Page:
8 Secret Ancient Unconventional Workouts You Have Missed

  • By: admin
  • Time to read: 5 min.

The fitness world is constantly evolving and coming up with new, more complex, exercises. These new exercises often target specific muscle groups efficiently, but are they the best?

There is a whole host of unconventional workouts you’ve probably missed out on. These fat-burning, muscle-building, exercises may not fit the modern fitness world, but they do work.

Let’s go over some of the most effective unconventional workouts you can add to your daily routine.

8 Unconventional Workouts

  • Tai Chi
  • Half-Moon Push-Ups
  • Hindu Squats
  • Farmer’s Walk
  • 300 Workout
  • The Archer Squat
  • Rope Climbing
  • Stone Throws

1: Tai Chi

Tai Chi is an ancient workout routine from China. It’s not necessarily a great fat burner, but the multitude of health benefits it provides do much more than just lower your body weight.

Tai Chi isn’t a single workout. You’ll need an instructor or quality video tutorials to learn it. It’s a series of slow movements that have a low impact on your joints and muscles. The focus is on proper breathing and balance. Tai chi can be used as a warm-up, by itself, or as a way to wind down.

This is a great workout for elderly people, but it can promote a higher quality of life for younger people, too.

According to research, Tai Chi can lower stress and blood pressure, improve balance, and lower your chances of being injured by falls. [1]

A man in 2 different positions. Along with arrows on how to do 1 movement of Tai Chi.

2: Half-Moon Push-Ups

Half-moon push-ups are an ancient variant of the push-ups you see today. They were used to build strength and increase mobility in warriors.

Today, they still have those same benefits, and they’re not much harder than standard push-ups.

To start a half-moon push-up, kneel on the balls of your feet with your knees bent. Then, arch your back slightly and put your arms out ahead of you with your palms planted firmly.

Now, your weight should shift to your left arm until your body is nearly on its side. Push with your left arm and transition your weight to your right arm to mirror the previous position. As you push up with your right arm, return to your starting position.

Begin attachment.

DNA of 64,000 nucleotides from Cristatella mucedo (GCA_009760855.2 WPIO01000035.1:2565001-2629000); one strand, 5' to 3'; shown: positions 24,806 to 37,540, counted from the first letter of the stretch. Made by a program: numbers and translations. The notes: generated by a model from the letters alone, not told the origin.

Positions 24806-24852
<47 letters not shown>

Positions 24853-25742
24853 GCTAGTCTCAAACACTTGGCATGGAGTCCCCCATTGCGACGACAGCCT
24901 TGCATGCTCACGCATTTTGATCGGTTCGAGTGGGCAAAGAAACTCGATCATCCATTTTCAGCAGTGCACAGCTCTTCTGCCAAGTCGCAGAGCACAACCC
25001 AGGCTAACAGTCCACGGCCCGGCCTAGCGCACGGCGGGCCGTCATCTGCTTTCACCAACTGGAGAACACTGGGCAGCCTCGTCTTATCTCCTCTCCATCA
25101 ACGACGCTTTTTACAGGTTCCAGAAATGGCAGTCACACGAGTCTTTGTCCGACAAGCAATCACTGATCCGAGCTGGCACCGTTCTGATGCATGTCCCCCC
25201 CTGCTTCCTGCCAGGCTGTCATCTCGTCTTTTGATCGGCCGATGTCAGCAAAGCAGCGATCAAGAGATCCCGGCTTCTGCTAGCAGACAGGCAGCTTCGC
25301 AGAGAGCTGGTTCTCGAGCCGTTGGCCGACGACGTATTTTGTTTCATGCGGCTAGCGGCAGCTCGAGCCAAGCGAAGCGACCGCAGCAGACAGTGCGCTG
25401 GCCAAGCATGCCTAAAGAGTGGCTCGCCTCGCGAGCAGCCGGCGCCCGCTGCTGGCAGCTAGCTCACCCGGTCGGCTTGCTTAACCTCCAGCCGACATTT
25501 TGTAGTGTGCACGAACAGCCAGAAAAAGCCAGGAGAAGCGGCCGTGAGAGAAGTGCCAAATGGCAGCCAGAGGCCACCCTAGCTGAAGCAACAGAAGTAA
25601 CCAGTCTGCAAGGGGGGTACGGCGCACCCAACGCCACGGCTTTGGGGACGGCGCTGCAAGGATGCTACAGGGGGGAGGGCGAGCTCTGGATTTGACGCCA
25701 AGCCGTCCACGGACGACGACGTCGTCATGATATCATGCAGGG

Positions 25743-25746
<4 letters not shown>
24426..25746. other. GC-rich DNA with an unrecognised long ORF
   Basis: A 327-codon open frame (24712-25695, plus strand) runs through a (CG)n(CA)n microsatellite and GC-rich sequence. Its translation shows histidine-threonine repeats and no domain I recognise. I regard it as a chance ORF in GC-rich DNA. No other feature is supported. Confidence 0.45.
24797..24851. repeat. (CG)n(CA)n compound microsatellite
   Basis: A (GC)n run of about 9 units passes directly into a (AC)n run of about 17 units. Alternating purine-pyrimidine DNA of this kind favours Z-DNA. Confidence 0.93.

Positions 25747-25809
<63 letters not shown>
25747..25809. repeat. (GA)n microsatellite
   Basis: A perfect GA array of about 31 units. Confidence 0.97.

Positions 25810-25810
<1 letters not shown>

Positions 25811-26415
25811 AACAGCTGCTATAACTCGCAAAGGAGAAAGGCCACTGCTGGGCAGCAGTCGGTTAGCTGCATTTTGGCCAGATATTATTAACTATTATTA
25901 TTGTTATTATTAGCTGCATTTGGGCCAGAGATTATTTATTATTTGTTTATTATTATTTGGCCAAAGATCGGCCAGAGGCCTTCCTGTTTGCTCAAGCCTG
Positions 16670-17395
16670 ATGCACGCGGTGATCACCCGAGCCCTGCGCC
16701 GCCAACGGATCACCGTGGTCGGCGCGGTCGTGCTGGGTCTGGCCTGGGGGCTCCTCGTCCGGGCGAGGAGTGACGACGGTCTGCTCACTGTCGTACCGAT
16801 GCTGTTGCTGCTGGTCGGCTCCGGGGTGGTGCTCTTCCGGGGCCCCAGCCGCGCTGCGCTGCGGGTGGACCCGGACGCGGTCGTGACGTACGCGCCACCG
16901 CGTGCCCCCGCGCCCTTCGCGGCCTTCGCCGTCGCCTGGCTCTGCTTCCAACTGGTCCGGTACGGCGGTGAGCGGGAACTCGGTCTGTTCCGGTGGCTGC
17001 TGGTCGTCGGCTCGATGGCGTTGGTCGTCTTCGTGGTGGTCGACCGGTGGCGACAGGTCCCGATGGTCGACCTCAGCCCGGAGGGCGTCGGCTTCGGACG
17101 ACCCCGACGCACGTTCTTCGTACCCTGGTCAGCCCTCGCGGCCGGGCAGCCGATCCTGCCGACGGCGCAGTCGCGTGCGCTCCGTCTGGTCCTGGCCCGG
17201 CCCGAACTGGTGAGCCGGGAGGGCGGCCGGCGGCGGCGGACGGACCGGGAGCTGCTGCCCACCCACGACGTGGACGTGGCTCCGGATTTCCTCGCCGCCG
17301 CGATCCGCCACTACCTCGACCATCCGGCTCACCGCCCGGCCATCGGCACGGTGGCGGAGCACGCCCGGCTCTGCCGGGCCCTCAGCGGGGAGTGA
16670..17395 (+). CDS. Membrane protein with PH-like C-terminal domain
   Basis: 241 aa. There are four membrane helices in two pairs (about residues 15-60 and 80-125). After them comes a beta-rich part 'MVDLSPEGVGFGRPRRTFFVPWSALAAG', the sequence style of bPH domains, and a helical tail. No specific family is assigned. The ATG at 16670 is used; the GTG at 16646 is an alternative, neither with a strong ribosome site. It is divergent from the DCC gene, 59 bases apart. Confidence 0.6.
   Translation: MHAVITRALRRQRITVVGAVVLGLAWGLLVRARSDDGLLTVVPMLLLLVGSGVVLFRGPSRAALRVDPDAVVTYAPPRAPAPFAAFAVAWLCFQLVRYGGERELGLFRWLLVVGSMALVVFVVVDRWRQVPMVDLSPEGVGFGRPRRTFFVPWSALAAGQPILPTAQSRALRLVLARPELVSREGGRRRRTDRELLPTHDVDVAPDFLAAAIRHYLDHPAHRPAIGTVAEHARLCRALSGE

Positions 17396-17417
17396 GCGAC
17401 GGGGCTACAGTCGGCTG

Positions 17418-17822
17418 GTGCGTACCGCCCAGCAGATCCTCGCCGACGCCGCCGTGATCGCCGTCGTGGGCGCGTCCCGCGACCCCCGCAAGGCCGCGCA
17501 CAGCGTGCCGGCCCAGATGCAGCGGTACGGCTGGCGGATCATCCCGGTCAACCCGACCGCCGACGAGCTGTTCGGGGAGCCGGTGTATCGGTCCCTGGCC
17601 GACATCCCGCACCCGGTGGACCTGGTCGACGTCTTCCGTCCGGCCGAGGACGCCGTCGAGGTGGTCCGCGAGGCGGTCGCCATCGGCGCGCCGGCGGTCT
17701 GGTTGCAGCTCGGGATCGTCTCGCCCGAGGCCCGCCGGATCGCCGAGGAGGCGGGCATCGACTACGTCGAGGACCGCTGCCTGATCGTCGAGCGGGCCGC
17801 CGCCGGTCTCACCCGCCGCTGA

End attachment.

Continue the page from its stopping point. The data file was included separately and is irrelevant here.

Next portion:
3: Hindu Squats

Hindu squats are an ancient and unconventional workout originating in India.

These will help strengthen your legs, glutes, and core without putting much stress on your joints. Hindu Squats are also a little easier than traditional squats due to their use of momentum.

To do these, stand with your feet shoulder-width apart, and begin squatting until your hands can touch the ground. Keep your body straight and face forward throughout the movement. Now, angle your arms behind your back, and swing them up. As your arms move up, begin extending your legs.

The swinging motion helps to carry you up from the squatting position without as much effort. Just make sure to keep your body aligned and face forward to avoid awkward muscle movements.

a man sitting down and sqats, while 2nd position is standing up. These 2 postions along with arrows are showing how to do Hindu squats

4: Farmers Walk

The “farmer’s walk” is as simple as can be. It’s just walking with heavy objects in your hands, and it’s used to build strength and endurance.

The Farmer’s Walk was first pushed specifically as an exercise by the Vikings. They used it to develop the strength necessary to carry weapons on their journeys without wearing them out. However, people have been doing it as a necessity since the beginning of civilization when they had to carry buckets of water back and forth.